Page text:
Fortune is reporting that the HDTV market is in crisis mode. According to the latest numbers from NPD, worldwide TV shipments fell by 8% year-over-year in Q1 2012, the steepest drop since Q2 2009. Shipments of LCD TV sets fell in Q1 year-over-year for the first time ever. LCD shipments fell over 3% and plasma TV shipments fell 18%, on top of an 8% decline in Q4 2011.
According to the article, thanks to dramatic price drops, everyone who
wants a big-screen TV most likely already has one. According to Paul
Gagnon, NPD DisplaySearch's director of North America TV Research, "At
present we see that 70% to 80% of households have a flat panel set." In
addition, consumers have rejected 3D and connected TVs that were
intended to boost sales. In general, Gagnon says that consumers aren't
replacing their flat-panel TV because they've failed, but rather, because they
want bigger ones. When they go to the store, they see that prices have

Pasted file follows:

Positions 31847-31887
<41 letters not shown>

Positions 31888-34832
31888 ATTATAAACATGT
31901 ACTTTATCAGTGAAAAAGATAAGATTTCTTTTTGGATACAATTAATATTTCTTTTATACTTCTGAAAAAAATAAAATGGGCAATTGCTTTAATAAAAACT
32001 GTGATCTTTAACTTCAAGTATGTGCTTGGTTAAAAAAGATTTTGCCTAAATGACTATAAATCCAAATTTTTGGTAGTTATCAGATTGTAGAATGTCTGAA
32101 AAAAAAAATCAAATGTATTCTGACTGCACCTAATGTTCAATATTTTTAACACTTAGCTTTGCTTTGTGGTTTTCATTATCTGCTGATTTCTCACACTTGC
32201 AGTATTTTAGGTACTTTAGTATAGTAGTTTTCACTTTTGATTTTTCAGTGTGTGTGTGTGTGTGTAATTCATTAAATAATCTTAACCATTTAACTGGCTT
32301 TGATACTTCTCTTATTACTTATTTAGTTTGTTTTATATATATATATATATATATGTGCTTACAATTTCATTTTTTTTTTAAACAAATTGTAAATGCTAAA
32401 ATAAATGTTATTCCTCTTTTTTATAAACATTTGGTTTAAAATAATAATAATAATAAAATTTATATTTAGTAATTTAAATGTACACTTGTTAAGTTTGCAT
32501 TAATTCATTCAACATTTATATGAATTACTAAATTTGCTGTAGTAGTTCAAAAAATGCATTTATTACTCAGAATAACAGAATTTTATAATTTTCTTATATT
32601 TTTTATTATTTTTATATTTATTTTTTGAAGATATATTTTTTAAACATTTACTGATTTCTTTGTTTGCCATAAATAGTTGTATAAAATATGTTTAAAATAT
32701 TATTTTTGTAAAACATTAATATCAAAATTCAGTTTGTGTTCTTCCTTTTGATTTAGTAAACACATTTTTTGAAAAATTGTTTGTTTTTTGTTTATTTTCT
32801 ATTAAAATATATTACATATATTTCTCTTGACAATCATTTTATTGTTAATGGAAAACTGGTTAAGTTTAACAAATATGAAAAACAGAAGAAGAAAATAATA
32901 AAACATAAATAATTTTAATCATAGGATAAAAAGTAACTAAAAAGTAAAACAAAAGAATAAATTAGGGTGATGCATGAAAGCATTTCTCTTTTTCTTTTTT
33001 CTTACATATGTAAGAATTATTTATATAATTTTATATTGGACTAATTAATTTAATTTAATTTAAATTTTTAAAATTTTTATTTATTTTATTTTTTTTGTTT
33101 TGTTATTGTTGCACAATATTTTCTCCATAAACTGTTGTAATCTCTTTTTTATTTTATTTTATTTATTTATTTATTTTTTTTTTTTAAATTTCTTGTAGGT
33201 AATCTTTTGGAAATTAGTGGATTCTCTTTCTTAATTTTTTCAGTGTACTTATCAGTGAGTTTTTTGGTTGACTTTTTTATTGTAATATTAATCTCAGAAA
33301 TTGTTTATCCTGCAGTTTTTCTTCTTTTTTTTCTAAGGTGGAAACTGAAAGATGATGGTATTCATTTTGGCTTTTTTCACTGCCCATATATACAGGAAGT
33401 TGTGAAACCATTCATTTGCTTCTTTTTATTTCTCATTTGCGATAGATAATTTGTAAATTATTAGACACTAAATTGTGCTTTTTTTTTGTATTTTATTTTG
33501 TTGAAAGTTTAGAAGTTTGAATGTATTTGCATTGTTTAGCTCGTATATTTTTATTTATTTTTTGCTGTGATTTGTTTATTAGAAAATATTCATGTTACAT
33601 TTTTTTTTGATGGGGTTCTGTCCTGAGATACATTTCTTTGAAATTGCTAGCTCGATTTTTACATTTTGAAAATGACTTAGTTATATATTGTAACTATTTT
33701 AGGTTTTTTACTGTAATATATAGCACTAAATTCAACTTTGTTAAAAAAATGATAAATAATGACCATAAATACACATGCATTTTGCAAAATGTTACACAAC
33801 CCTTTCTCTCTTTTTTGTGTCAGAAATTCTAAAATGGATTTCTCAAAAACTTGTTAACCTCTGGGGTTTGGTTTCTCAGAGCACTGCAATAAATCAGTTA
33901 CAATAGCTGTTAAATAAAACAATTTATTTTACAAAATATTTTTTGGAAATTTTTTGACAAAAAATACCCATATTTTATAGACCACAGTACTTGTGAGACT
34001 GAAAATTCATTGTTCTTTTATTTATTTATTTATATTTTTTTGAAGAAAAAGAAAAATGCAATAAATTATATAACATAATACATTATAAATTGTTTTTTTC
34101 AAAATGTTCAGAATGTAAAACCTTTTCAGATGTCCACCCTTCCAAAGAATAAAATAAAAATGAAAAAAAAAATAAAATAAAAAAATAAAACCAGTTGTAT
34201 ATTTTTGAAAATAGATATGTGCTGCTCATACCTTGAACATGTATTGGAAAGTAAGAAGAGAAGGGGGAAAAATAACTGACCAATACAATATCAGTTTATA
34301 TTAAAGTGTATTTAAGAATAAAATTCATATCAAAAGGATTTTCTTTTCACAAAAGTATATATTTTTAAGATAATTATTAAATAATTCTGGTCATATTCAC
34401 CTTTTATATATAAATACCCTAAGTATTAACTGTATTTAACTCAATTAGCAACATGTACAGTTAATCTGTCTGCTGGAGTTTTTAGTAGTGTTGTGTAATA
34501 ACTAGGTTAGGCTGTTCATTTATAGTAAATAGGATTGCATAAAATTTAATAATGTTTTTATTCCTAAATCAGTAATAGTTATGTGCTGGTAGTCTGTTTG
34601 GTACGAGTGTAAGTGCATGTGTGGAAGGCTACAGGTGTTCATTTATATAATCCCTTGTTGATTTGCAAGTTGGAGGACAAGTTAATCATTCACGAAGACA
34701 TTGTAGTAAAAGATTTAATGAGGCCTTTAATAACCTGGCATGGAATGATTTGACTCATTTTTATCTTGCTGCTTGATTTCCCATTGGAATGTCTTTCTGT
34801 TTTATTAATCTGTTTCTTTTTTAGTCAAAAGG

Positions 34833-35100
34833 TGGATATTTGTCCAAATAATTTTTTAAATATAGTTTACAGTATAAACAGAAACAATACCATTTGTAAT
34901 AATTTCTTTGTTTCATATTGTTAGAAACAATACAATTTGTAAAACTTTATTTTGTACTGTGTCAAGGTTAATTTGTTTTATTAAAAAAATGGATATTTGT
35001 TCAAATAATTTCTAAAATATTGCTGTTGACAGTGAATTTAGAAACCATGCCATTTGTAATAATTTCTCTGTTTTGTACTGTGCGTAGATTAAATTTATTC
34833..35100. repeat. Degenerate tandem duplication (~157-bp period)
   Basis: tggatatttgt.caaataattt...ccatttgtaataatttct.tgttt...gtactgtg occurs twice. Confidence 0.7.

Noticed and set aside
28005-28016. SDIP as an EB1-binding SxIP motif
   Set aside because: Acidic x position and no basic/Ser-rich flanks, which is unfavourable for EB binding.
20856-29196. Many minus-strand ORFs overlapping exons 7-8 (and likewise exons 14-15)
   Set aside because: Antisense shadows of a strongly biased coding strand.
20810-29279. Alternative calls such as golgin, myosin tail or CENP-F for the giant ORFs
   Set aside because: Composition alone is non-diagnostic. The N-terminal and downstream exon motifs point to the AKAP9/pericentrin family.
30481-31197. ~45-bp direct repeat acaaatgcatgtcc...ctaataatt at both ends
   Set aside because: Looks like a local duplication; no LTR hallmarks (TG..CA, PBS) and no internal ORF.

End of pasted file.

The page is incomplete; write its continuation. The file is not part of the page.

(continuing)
dropped, and they can buy a bigger set for the same amount of money
that they spent for their smaller set the last time. Other features
besides screen size are secondary--given the same price, consumers will
go for the bigger set with fewer features, rather than the smaller one
with more features.
Given this environment, what's the market opportunity for Apple's
rumored TV? The company can probably make a go of it with a niche product, but
it's difficult to see Apple being willing to fight for market share
with price-sensitive buyers, which is where the volume is. As much as
Steve Jobs thought that he's "cracked the TV problem," if he were alive
today, he might consider whether HDTVs have become another high-volume,
low-margin business like PCs, from which Apple is weaning itself.